Illinois Senate bill would ban gas-powered leaf blowers

Illinois Senate bill would ban gas-powered leaf blowers

A recent proposal to ban Illinois retailers from selling gas-powered leaf blowers and penalize Illinoisans for using them would hurt small businesses.

A new bill introduced in the Illinois General Assembly would ban the sale of gas-powered leaf blowers in Illinois retail stores and slap residents caught using them with a $500 fine.

Senate Bill 3313, filed Feb. 14, would put a statewide prohibition on gas-powered leaf blowers that contain either a two- or four-stroke engine. It appears Illinois would be the first state in the nation with a blanket ban on the devices, which would take effect Jan. 1, 2022.

The bill language cites leaf blowers’ effects on public health and the environment, including the risk of emissions to contribute to smog and acid rain, as well as the potential for hearing loss due to loud noise.

While environmental preservation and public health protections are important concerns, the bill does not consider unintended consequences on small businesses that use efficient, gas-powered gardening tools, such as landscaping companies.

For Kevin Kittoe of Oswego, Illinois, the ban could cost him his budding lawncare business.

“This is how [people] pay their bills and feed their families. This is it. This is all they have,” Kittoe said. He serves around 20 clients in his hometown, primarily middle-class residential properties and small businesses.

“They don’t consider the little man trying to get by. This is going to directly affect my son and my wife.”

In the lawncare and landscaping industries, gas-powered leaf blowers are as important as lawnmowers or weed wackers, according to Kittoe. He said switching to an electric blower would be impossible, due to the added cost and time necessary to charge. The typical cordless, electric leaf blower could handle one 30-minute job before needing a recharge or a new battery, which go for $150 to $200 each.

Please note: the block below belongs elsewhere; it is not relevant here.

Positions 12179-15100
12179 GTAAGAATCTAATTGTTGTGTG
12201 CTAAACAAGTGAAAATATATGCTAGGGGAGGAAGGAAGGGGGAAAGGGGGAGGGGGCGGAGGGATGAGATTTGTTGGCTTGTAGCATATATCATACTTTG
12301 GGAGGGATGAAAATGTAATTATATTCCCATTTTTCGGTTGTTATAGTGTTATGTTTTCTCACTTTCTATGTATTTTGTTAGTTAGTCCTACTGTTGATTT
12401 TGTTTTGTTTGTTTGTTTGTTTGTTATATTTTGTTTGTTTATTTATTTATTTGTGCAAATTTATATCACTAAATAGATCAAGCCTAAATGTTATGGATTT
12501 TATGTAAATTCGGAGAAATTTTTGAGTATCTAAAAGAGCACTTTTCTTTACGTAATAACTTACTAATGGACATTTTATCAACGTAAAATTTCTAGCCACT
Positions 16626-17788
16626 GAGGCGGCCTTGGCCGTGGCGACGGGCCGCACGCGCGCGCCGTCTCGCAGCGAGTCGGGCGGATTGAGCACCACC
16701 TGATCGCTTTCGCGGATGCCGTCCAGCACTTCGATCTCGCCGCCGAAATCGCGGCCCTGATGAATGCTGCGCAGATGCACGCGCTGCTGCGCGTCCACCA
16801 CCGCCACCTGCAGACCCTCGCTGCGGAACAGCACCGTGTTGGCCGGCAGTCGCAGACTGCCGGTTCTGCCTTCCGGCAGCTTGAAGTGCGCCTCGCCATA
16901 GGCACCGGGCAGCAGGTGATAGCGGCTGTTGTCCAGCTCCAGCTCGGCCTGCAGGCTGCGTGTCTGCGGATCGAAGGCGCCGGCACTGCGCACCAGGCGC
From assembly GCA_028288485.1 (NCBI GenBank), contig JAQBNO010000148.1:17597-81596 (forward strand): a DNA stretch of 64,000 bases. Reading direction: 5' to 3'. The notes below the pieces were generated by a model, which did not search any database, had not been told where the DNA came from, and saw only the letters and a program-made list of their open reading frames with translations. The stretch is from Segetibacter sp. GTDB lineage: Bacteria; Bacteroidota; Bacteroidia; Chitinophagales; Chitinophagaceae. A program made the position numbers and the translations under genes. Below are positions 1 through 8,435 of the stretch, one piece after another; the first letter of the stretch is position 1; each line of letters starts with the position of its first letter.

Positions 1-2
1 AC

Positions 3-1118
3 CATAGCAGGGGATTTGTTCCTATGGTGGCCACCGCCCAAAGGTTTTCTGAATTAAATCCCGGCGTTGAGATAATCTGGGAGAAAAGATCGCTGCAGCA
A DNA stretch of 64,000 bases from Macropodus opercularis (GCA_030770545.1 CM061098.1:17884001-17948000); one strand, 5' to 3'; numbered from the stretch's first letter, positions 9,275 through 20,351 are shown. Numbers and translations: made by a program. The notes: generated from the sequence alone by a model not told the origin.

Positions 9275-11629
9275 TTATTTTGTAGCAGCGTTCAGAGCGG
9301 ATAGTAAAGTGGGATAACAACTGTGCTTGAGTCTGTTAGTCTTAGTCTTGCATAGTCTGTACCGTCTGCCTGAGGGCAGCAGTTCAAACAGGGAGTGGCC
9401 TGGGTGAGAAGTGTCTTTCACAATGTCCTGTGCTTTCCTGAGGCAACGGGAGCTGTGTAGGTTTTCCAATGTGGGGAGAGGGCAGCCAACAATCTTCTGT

The last state to consider a statewide ban on leaf blowers was California, which is currently home to around 60 local leaf blower bans, according to the San Francisco Chronicle. Seven municipalities in Illinois currently impose a seasonal leaf blower ban, according to HD Supply Facilities Maintenance: Evanston, Wilmette, Glencoe, Winnetka, Arlington, Highland Park and Lincolnwood. In most cases, this means residents and businesses are only allowed to use gas powered leaf blowers during fall.

The efficiency of gas-powered leaf blowers enables gardening and landscaping crews to be highly productive in a far shorter amount than with electric blowers, brooms, or rakes, allowing businesses to keep costs – and therefore prices – relatively low.

A 2017 report prepared by the Department of Health and Human Services in Long Beach, California, found gardening companies estimated they would need to raise their rates by 40% to account for increased labor costs of using a broom and rake instead of a leaf blower. The report recommended that instead of an outright ban, the city should require residents to use newer models of gas-powered leaf blowers.

The proposed ban would come at a time when Illinois’ jobs growth is trailing the national median in nearly every sector. In 2019, seven of Illinois’ metro areas lagged behind the national average while three shed jobs on net.

For Illinois to overcome its deep challenges, it must foster a tax and regulatory environment that allows residents to prosper while attracting investment from outside state lines.

An extreme ban on the tools of the landscaping trade risks blowing good opportunities away.

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